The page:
You're An Atheist, Madam! 9 Unforgettable Moments in Political Mudslinging
Continued from previous page
4. George Smathers v. Claude Pepper
The year was 1950, and the state was Florida, where all was not sunshine. Pepper, the incumbent Democratic senator, had a few clouds over his candidacy, including the fact that his name and left-leaning politics had yielded the unfortunate moniker “Red Pepper.” But he also faced a formidable foe in the form of one George Smathers, who had been charged by President Harry Truman with beating “that son-of-a-bitch Claude Pepper.” Smathers took him up on it, and during the Democratic primary, he lashed Senator Pepper with accusations of Stalin worship, among other things.
But what goes down in history was a speech that never occurred, but was nonetheless widely circulated. Known as the “Redneck Speech,” it was supposedly delivered by Smathers to a largely illiterate audience. Part of it went like this: “Are you aware that Claude Pepper is known all over Washington as a shameless extrovert? Not only that, but this man is reliably reported to practice nepotism with his sister-in-law, he has a brother who is a known homo sapiens, and he has a sister who was once a thespian in wicked New York. Worst of all, it is an established fact that Mr. Pepper, before his marriage, habitually practiced celibacy.” In the end, Claude became Crushed Pepper. Smathers beat him soundly.
5. Lyndon B. Johnson v. Barry Goldwater
The 1964 election was a doozy, pitting two candidates who were polar opposites -- incumbent President Lyndon Johnson and the challenger, Senator Barry Goldwater. Johnson was a masterful media manipulator, and decided to portray his right-leaning opponent as an impulsive extremist. To this end, the Johnson campaign unleashed a remarkably creepy television ad known as the “ Daisy Girl” which successfully painted Goldwater, a Republican, as a nuclear war hawk. It featured a little girl counting daisy petals as the lead-up to a nuclear detonation. Goldwater, alas, could not seem to stop feeding his rival ammunition. He refused to shut up about war and managed to mention the words “weapon,” “war” and “destruction” 26 times in a single speech that lasted less than a half-hour. His candidacy bombed.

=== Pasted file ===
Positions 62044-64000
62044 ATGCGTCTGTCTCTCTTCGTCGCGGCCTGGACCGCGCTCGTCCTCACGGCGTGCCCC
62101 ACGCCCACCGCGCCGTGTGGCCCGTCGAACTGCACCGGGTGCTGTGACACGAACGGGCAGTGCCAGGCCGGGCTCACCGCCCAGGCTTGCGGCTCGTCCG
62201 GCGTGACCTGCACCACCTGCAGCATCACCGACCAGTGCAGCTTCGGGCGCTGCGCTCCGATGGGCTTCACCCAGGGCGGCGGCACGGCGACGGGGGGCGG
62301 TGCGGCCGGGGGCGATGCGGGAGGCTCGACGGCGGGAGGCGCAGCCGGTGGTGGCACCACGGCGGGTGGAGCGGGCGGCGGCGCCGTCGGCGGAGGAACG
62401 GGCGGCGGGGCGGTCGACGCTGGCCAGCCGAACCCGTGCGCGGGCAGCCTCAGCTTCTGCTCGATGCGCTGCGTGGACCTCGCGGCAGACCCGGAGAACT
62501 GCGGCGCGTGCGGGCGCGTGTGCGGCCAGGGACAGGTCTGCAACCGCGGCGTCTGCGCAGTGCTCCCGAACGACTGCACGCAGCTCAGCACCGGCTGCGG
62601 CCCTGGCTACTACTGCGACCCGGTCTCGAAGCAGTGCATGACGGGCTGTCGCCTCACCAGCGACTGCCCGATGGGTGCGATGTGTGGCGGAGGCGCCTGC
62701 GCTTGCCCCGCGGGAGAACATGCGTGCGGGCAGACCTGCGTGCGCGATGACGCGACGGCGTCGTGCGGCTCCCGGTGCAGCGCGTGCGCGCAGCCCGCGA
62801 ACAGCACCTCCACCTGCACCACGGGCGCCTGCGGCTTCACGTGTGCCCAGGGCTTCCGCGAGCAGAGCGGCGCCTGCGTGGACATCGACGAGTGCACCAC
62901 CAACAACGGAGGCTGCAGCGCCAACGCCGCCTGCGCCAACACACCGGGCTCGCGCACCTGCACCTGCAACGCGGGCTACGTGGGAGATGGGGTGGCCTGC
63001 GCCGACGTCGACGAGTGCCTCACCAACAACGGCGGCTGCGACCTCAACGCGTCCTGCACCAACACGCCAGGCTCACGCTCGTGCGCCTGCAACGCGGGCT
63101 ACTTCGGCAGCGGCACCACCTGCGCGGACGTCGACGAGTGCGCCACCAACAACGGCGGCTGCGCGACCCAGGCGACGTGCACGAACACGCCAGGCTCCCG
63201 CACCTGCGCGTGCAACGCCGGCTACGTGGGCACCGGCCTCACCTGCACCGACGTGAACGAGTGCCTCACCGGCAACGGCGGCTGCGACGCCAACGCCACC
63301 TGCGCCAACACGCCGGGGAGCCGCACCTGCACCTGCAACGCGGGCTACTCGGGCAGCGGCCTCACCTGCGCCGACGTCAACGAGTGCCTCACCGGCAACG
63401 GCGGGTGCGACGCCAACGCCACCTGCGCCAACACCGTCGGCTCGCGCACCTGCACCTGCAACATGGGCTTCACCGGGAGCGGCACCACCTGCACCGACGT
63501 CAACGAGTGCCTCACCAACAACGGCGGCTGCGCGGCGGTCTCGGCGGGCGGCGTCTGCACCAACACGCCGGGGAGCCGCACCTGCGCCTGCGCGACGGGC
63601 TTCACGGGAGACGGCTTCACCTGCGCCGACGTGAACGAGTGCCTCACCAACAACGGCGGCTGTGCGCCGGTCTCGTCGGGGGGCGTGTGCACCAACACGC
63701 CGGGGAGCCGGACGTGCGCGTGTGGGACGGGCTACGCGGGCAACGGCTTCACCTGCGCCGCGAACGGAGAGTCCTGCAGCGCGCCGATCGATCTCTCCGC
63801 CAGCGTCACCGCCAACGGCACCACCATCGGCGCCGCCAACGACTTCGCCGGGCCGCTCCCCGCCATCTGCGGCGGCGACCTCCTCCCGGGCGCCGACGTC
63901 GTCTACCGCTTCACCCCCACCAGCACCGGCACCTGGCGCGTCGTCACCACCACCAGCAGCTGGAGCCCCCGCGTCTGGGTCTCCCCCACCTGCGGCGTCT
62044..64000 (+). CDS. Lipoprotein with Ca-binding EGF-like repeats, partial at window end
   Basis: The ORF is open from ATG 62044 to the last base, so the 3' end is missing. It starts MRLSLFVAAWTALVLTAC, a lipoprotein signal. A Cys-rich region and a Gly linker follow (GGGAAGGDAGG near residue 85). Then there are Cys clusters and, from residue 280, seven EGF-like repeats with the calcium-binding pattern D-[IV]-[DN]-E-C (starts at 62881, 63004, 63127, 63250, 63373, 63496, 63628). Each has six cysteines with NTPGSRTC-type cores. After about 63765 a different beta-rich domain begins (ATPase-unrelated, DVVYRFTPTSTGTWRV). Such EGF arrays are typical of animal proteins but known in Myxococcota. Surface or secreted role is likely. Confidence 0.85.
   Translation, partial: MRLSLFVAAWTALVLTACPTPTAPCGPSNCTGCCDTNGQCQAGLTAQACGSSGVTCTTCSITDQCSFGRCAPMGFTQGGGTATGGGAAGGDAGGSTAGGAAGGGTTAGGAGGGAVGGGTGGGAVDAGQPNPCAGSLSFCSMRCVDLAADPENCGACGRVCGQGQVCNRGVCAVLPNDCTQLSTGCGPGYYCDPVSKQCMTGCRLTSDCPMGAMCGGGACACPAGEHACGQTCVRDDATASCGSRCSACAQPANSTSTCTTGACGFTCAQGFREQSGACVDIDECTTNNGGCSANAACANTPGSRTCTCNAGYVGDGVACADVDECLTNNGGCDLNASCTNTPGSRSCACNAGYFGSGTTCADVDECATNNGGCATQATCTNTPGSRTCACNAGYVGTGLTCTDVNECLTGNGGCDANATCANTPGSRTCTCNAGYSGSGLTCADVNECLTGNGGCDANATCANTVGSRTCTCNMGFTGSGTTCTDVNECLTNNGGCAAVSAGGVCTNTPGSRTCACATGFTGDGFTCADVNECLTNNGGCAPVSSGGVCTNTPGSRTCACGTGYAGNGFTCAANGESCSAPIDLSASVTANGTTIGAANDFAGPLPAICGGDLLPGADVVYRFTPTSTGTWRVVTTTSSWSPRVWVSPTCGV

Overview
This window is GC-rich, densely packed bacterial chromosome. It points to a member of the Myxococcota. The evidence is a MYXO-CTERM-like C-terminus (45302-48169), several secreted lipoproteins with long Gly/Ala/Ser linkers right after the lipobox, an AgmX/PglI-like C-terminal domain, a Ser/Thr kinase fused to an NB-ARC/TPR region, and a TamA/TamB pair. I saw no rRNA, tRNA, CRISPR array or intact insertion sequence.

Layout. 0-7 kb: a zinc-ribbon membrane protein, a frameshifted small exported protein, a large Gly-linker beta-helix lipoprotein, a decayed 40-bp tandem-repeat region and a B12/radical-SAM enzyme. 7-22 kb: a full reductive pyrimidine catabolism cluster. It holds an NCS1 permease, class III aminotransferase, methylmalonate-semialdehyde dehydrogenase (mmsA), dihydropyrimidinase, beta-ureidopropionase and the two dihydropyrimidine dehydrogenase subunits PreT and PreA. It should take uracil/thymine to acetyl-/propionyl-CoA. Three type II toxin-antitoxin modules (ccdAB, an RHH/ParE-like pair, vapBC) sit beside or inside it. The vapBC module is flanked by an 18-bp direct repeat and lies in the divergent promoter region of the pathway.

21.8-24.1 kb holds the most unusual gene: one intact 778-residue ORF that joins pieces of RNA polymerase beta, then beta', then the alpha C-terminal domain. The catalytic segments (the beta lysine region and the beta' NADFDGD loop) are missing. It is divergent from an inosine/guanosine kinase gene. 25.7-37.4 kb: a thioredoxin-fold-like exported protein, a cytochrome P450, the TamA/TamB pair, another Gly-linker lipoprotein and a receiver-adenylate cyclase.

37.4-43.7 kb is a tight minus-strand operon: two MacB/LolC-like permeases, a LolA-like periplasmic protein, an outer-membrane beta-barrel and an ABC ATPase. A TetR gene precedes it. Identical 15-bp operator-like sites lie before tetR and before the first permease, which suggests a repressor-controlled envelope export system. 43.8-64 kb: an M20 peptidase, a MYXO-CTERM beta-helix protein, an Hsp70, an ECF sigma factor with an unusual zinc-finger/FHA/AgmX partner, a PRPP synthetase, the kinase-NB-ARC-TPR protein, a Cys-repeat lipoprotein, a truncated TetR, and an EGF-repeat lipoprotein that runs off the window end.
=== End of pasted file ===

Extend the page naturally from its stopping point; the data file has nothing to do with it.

6. Michael Dukakis v. George H.W. Bush
Dukakis, twice governor of Massachusetts, endured much on the campaign trail when he ran against Republican candidate George H.W. Bush in the 1988 presidential election. From a nickname of "Zorba the Clerk" for his dispassionate manner to denunciations of his liberal politics that made that label a dirty word, Dukakis had trouble reaching the public through the relentless barrage. The most controversial attack centered on his support for a Massachusetts prison furlough program (which had originally been signed into law by a Republican governor in 1972). During Dukakis’ second term as governor, that program resulted in the release of convicted murderer William Horton, who committed an assault and rape while on leave.
Boasting that he would “scrape the bark off Michael Dukakis," Bush strategist Lee Atwater was off to the races – in every sense of the word. A conservative political action committee affiliated with the Bush campaign, the National Security Political Action Committee, put out an ad called " Weekend Passes," which used a mug shot of Horton, who happened to be black. That ad was followed by a separate Bush campaign ad, "Revolving Door," criticizing Dukakis over the furlough program without mentioning Horton by name. The "scary-black-men-are-coming-for-you-if-Dukakis-wins" meme worked like an evil charm. Bush won, performing especially well among suburban voters.
7. Harvey Gantt v. Jesse Helms
Over the long course of Senator Jesse Helms’ career, the state of North Carolina became a laboratory for noxious political attacks. Gantt, the black mayor of Charlottte, endured two matches with Helms, one of the most savage campaigners ever to hit the trail. It got ugly.